Give (Frozen) Peas a Chance — and Carrots Too

Forget what the foodies and gourmands tell you. Some of the tastiest and healthiest food around is also the least expensive and most ordinary. And you need go no further than the supermarket to find it

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Dwight Eschliman for TIME

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Indeed, chicken is so lean and tasty it can actually redeem a lot of foods that are otherwise dietary bad news. I don't have a problem with tacos, for example, if you do them right. A chicken taco is a better option than beef, and a fish taco is the best choice of all. All the raw ingredients are available in supermarkets, and what you make at home will be much healthier than what you get when you go out.

There's even goodness to be found in some of the supermarket's seemingly most down-market fish and meats: those sold in cans. One great advantage to canning is that it does not affect protein content, making such foods as canned tuna, salmon and chicken excellent sources of nutrition. Canned salmon in particular is as nourishing as if you caught a fresh salmon that afternoon. It's also easy to prepare: you can put it on a salad or serve it with vegetables and have dinner ready in minutes.

Let's also take a moment to celebrate the tuna-salad sandwich, which is to lunch what the '57 Chevy is to cars--basic and brilliant. Sure, there are ways to mess it up, with heaping mounds of mayonnaise and foot-long hoagie rolls. But tuna is loaded with niacin, selenium, vitamin B12 and omega-3 fatty acids, and a sandwich done lean and right, on whole-wheat bread with lettuce and tomatoes, is comfort food at its finest with little nutritional blowback.

Still, some of these cans are land mines. Plenty of products include flavor enhancers such as sugar, salt and MSG. And there are canned meats that really are nothing but bad news. Vienna sausage is the type of food that keeps us heart surgeons in business. As for hot dogs and luncheon meats like salami and bologna, just don't go there. They're way too high in nitrites and sodium to do you even a bit of good.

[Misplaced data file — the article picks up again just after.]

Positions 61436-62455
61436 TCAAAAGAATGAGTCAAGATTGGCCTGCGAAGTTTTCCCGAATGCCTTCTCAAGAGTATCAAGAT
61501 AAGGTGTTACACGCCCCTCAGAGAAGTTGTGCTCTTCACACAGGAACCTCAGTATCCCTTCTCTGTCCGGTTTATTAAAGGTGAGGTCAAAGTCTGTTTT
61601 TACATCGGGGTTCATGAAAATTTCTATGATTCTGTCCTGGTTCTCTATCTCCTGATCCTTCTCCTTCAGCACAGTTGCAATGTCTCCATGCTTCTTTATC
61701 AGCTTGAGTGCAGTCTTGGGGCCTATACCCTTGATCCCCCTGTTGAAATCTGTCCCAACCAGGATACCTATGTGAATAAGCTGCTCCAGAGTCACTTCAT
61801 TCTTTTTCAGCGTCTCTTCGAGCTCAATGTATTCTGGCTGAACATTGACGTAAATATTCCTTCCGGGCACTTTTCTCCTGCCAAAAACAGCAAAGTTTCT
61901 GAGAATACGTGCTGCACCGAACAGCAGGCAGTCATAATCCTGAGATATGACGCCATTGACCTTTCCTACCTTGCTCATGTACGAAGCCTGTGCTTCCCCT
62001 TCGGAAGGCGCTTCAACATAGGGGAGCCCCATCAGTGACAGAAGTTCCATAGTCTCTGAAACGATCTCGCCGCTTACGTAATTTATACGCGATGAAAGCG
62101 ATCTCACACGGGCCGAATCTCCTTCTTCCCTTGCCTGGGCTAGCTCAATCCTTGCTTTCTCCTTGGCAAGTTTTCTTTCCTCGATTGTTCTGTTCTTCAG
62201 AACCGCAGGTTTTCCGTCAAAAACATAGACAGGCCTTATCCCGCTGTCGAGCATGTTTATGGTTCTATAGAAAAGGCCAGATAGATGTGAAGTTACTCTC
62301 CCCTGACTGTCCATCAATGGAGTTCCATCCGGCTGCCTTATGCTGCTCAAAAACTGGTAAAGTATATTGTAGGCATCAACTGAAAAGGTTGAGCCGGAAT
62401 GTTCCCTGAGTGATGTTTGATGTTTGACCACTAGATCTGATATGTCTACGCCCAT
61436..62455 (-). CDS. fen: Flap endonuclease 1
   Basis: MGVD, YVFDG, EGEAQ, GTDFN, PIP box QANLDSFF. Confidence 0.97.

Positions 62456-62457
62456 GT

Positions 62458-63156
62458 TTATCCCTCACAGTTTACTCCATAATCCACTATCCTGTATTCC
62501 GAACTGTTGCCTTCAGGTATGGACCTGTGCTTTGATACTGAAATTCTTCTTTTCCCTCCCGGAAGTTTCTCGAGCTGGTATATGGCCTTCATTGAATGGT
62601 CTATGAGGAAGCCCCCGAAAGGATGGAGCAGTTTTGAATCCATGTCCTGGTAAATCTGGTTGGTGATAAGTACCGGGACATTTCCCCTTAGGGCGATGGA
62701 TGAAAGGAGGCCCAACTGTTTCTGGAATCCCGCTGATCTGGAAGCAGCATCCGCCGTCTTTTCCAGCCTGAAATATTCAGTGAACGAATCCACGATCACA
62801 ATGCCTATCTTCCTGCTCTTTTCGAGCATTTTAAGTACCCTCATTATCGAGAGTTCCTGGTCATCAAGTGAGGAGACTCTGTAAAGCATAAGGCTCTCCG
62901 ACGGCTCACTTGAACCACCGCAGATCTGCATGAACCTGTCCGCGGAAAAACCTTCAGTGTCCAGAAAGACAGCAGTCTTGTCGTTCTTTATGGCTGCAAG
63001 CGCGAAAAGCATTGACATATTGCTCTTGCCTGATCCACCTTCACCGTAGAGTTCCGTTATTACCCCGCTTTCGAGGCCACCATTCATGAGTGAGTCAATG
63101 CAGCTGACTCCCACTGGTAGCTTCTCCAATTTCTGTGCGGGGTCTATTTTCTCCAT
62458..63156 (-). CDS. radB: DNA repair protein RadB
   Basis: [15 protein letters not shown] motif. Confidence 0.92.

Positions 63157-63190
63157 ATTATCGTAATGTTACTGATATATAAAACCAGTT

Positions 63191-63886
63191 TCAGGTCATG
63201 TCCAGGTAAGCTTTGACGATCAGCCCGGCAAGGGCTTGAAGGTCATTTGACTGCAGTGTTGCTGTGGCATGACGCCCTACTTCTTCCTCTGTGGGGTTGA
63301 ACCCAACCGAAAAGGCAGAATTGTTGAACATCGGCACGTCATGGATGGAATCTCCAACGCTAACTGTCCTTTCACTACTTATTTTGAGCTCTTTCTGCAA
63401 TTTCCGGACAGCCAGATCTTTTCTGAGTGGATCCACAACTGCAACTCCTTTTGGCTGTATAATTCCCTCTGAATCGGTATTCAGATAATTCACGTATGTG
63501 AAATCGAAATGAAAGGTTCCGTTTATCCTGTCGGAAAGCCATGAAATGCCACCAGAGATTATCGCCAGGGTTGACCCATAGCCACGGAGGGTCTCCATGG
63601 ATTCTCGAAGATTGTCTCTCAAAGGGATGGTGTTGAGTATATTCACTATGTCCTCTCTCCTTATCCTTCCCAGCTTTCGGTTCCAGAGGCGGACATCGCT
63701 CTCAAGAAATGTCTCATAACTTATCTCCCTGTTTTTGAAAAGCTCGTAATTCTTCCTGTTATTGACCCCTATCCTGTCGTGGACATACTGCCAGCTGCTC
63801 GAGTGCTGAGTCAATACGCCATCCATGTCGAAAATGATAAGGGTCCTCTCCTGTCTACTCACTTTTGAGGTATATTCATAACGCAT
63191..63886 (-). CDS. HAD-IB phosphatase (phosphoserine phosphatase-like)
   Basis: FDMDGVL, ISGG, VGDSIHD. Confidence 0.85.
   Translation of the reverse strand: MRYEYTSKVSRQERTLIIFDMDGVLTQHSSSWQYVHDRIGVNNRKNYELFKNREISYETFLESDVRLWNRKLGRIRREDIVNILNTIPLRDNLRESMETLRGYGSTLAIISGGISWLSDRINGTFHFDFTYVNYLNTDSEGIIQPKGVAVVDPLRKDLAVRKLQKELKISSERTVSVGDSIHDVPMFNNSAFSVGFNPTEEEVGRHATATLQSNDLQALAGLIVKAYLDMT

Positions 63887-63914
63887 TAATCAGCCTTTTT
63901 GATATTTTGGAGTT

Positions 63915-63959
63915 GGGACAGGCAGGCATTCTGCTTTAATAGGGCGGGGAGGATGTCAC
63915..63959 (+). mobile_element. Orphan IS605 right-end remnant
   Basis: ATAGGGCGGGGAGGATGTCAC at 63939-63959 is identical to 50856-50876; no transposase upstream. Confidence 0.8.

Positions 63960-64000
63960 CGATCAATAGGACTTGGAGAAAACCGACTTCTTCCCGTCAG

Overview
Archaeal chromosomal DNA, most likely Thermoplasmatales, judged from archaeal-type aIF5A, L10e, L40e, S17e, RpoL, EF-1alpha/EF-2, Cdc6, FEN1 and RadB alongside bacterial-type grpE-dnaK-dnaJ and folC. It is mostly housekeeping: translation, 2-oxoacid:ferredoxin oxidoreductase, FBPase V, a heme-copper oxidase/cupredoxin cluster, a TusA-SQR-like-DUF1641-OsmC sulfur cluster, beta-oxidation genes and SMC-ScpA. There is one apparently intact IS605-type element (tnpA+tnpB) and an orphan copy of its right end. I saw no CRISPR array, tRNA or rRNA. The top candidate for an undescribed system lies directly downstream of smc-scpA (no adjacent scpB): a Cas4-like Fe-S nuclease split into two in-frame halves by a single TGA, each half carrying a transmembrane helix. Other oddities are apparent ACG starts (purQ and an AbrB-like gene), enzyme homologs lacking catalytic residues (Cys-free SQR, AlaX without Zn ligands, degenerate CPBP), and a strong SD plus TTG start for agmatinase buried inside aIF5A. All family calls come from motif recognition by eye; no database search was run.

Guilty Pleasures

To me, ice cream is a sacred food. When I was a boy, my father would drive me to the local ice cream store on Sundays. We would spend the half-hour car ride talking, and I got to know my dad better through these conversations. It wasn't really about the ice cream; it was about time spent together. I even made the decision to become a doctor in that very ice cream store--something, perhaps, about the sense of well-being I was experiencing. I have used ice cream as a family focal point with my own children, and to this day it is an indicator of an occasion. Ice cream should be in your life too. What's more, it's not even a bad or unhealthy food.

For starters, the protein and calcium in ice cream are great. And some of the ingredients in better ice creams are good for you too, including eggs (yes, eggs, a terrific source of protein and B vitamins and perfectly O.K. if your cholesterol is in check) and tree nuts such as walnuts, almonds, cashews and pistachios. As with most other foods, the problem is often the amount consumed. A serving size is typically half a cup, but that's a rule that's almost always flouted, which is a shame. Overdoing ice cream not only takes its toll on your health but also makes the special commonplace. I often say that no food is so bad for you that you can't have it once--or occasionally.

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